How C is not a subset of C++

compiler pedantry

Posted by eric on March 10, 2017

It is often said C is a subset of C++. I’m going to show how that isn’t strictly true.

The two following code examples look like they should be C-subset-of-C++ that will compile in C and C++, but will in fact only compile for one language. The differences in one cause compilation errors in the other language, while shared code produces different behaviors. Comments in the code explain the differences.

This will only compile in C:

/*This will compile in C but not C++*/
#include <stdlib.h>
#include <stdio.h>

/*
   C can have multiple declarations, not C++ 
*/
int test;
int test;
int test = 1;
int test;

double db;
void func() {
    struct db {
        int a;
        int b;
        int c;
        int d;
        int e;
        int f;
    };
    /*
       Size of struct in C++.
       Size of double in C.
    */
    int x = sizeof(db); /*hides double in C++*/
    printf("%d\n", x);

    /*
       Size of char in C++.
       Size of int in C.
    */
    int y = sizeof('a');
    printf("%d\n", y);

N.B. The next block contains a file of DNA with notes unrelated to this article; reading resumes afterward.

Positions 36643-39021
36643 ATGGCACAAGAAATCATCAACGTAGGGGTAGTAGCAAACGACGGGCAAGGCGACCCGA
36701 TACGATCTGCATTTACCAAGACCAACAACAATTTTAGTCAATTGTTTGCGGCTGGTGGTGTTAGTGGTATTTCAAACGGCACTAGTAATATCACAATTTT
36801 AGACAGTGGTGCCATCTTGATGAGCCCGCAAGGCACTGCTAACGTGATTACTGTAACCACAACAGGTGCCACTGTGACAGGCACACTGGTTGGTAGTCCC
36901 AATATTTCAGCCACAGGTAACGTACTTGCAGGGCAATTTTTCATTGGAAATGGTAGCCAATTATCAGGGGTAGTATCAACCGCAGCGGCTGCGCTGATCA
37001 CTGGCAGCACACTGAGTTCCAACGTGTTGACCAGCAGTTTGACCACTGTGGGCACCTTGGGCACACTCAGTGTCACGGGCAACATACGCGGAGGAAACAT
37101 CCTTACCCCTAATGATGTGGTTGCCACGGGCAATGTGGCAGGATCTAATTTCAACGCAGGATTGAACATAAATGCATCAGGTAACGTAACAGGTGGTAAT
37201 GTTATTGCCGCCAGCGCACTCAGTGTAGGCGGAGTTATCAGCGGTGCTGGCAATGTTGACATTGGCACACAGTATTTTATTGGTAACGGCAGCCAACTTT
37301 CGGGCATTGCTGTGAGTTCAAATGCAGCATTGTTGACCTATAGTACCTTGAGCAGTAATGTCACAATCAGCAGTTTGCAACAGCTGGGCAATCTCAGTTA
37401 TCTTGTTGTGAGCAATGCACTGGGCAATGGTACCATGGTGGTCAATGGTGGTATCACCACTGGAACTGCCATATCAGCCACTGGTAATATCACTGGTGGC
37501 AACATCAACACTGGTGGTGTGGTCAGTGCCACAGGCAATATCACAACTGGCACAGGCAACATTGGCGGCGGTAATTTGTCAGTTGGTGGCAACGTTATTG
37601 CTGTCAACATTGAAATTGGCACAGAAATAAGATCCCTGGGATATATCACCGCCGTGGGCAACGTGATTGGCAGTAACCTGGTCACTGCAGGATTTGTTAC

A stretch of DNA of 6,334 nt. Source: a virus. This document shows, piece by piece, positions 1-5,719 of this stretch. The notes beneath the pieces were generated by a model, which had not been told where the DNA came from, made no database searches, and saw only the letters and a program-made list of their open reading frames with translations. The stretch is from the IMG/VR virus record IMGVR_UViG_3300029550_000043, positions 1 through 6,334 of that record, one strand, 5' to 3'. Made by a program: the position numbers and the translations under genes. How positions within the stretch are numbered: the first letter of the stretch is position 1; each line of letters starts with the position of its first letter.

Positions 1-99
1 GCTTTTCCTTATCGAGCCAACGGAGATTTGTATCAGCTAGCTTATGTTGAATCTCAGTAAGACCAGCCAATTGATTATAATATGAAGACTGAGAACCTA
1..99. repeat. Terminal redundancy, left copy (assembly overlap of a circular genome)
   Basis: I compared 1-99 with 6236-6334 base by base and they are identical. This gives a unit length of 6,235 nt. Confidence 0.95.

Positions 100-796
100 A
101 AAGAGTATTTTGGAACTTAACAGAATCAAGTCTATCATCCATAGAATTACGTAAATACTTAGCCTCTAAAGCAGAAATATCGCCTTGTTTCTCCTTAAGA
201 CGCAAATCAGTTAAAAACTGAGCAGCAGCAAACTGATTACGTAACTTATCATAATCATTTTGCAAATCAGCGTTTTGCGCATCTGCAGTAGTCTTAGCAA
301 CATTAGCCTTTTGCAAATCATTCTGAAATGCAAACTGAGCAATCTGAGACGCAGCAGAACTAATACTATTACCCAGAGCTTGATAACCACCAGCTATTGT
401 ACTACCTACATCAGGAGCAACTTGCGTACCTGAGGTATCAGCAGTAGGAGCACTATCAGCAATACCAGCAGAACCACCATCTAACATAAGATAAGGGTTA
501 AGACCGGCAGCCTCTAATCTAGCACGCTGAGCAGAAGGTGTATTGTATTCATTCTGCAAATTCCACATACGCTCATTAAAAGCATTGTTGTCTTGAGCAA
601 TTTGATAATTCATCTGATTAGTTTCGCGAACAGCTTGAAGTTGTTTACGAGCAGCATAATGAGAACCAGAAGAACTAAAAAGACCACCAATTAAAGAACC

/*
       You can call main in C, not in C++.
       Also, don't need a prototype for a
       function in C, but you do in C++.
    */
    main();
}

/*Types can be defined in return or argument types in C, not in C++*/
void print(struct X { int i;} x);

int main(void) {
    /*
       initializing an array without enough
       room for the trailing nul is an error
       in C++ but will compile in C
    */
    char b[3] = "Bob";

    /*
       typedef and struct tag names can
       have same name in C, not in C++
    */
    typedef double db;
    struct db; /*error in C++, valid C*/
    struct st {
        db x;
        double db;/*error in C++, valid C*/
    };

    /*
       Trivial, but C++ keywords that aren't used
       in C can be identifiers.
    */    
    int new = 0;

    /*
       C can have an implicit conversion from
       a void* pointer in C, C++ needs a cast
    */
    char *str = malloc(10);

    if(test) {
        test = 0;

        /*
           A function in C defined with empty params
               int f();
           can take any number of argument of any type.
           C++ takes this to mean no arguments and will
           throw a compilation error if one is passed.
        */
        func(b);
    }

    return 0;
}

This will only compile in C++:

/*This will compile in C++ but not C*/
#include <stdio.h>

/* prototype required in C++ if not defined yet */
void func(void);

int main(void) {
    /*
       C99 has variable-length arrays, but can't be initialized
    */
    const int size=4;
    char b[size] = "Bob";

    func();

    return 0;
}


double db;
void func(void) {
    struct db {
        int a;
        int b;
        int c;
        int d;
        int e;
        int f;
    };

    /*
       Size of struct in C++.
       Size of double in C
    */
    int x = sizeof(db); /*hides double in C++*/
    printf("%d\n", x);

    /*
       Size of char in C++.
       Size of int in C.
    */
    int y = sizeof('a');
    printf("%d\n", y);
}